Scaling Up Excellence is the first major business publication that deals with how leaders can effectively spread exemplary practices in their organization. Readers can expect to learn about the latest research in the organizational behavior field, lots of instructive industry case studies, and many helpful practices, strategies and principles for scaling up.
The authors help leaders and managers understand major scaling challenges and show how to identify excellent niches, spread them and cultivate the right mindset within their organizations. They also set out scaling principles that guide leaders in their daily decisions.
Scaling is one of the major challenges that every leader or executive in a successful organization faces. Scaling refers to the practice of spreading the excellent performance that always exists somewhere in the organization to more people and more places.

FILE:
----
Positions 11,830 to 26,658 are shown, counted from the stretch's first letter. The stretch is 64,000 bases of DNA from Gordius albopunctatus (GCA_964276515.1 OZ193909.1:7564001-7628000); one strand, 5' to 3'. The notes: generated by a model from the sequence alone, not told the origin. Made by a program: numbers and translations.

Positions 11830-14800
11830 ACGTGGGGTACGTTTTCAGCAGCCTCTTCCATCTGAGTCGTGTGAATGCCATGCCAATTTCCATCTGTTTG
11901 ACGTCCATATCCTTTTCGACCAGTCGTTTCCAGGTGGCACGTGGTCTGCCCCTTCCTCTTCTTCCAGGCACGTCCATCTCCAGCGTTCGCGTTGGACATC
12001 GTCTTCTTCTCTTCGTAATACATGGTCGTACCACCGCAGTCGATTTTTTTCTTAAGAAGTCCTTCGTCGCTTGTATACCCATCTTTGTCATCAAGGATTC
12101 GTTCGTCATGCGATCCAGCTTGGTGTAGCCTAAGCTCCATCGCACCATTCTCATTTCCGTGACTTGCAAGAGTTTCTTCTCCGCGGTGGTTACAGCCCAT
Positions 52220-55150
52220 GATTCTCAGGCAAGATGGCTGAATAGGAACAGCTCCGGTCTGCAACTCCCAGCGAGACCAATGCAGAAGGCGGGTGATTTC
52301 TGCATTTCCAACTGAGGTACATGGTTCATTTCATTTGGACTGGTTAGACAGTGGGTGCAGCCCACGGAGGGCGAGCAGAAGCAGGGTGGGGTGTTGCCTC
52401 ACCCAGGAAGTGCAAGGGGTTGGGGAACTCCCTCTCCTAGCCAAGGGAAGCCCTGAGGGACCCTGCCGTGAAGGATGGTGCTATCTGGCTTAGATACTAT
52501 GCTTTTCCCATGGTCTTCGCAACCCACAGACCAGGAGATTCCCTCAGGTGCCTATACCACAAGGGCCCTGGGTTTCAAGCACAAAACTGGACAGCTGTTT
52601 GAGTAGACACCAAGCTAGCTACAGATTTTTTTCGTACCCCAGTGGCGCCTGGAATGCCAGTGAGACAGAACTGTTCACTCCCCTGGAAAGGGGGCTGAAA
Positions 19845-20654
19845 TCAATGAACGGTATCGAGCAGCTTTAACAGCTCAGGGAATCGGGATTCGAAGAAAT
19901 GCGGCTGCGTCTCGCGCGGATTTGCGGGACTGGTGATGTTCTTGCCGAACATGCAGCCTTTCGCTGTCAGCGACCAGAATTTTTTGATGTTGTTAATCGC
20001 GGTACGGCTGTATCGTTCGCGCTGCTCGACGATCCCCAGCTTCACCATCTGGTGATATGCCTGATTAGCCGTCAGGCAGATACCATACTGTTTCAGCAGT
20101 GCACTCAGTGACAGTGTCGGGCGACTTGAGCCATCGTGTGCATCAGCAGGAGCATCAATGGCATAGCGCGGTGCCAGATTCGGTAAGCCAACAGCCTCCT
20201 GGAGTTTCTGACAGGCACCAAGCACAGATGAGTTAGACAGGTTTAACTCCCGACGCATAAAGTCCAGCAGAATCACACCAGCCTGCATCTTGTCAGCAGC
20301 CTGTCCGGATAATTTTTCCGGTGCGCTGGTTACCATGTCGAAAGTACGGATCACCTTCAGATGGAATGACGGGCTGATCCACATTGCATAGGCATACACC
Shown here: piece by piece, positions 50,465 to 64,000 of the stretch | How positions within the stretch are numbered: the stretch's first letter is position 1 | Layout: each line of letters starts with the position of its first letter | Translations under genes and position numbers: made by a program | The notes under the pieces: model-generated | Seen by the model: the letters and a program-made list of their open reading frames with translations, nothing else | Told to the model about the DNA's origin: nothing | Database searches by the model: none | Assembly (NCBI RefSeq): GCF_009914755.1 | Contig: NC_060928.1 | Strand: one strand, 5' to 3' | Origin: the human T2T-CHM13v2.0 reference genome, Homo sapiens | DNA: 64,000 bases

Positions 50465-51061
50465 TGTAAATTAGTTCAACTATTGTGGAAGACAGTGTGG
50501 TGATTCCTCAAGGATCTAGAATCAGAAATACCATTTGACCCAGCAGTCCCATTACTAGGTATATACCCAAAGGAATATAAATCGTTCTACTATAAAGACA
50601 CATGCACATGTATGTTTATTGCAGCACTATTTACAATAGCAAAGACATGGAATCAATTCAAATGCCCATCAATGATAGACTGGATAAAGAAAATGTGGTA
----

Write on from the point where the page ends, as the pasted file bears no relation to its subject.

That’s why scaling is also called the “problem of more.”
But creating more commendable behavior looks very different in each different organization. For instance, scaling can mean growing a technology start-up from twenty to forty employees, opening a new burger store in another country, or reducing treatment errors in hospitals.
Moreover, scaling not only requires replicating best practices but improving performance along the way. In other words, the “problem of more” is also a “problem of better.”
Scaling requires the drive to keep innovating, change organizational behaviors and structures, and find better strategies of delivering your product or service.
Take the Bridgewater International Academies, a chain of elementary schools in developing countries. It scaled up from one school in 2009 to over 210 today. During its scaling process, the leadership team not only focused on growing the organization but also on improving their practices.
For instance, they’re currently working on a new initiative that equips teachers with customized content to work better with students who have different abilities.
Scaling is an important yet tricky organizational challenge. And while there’s no easy recipe for effective scaling, if we look at successful examples, we can glean some fundamental principles and strategies for success.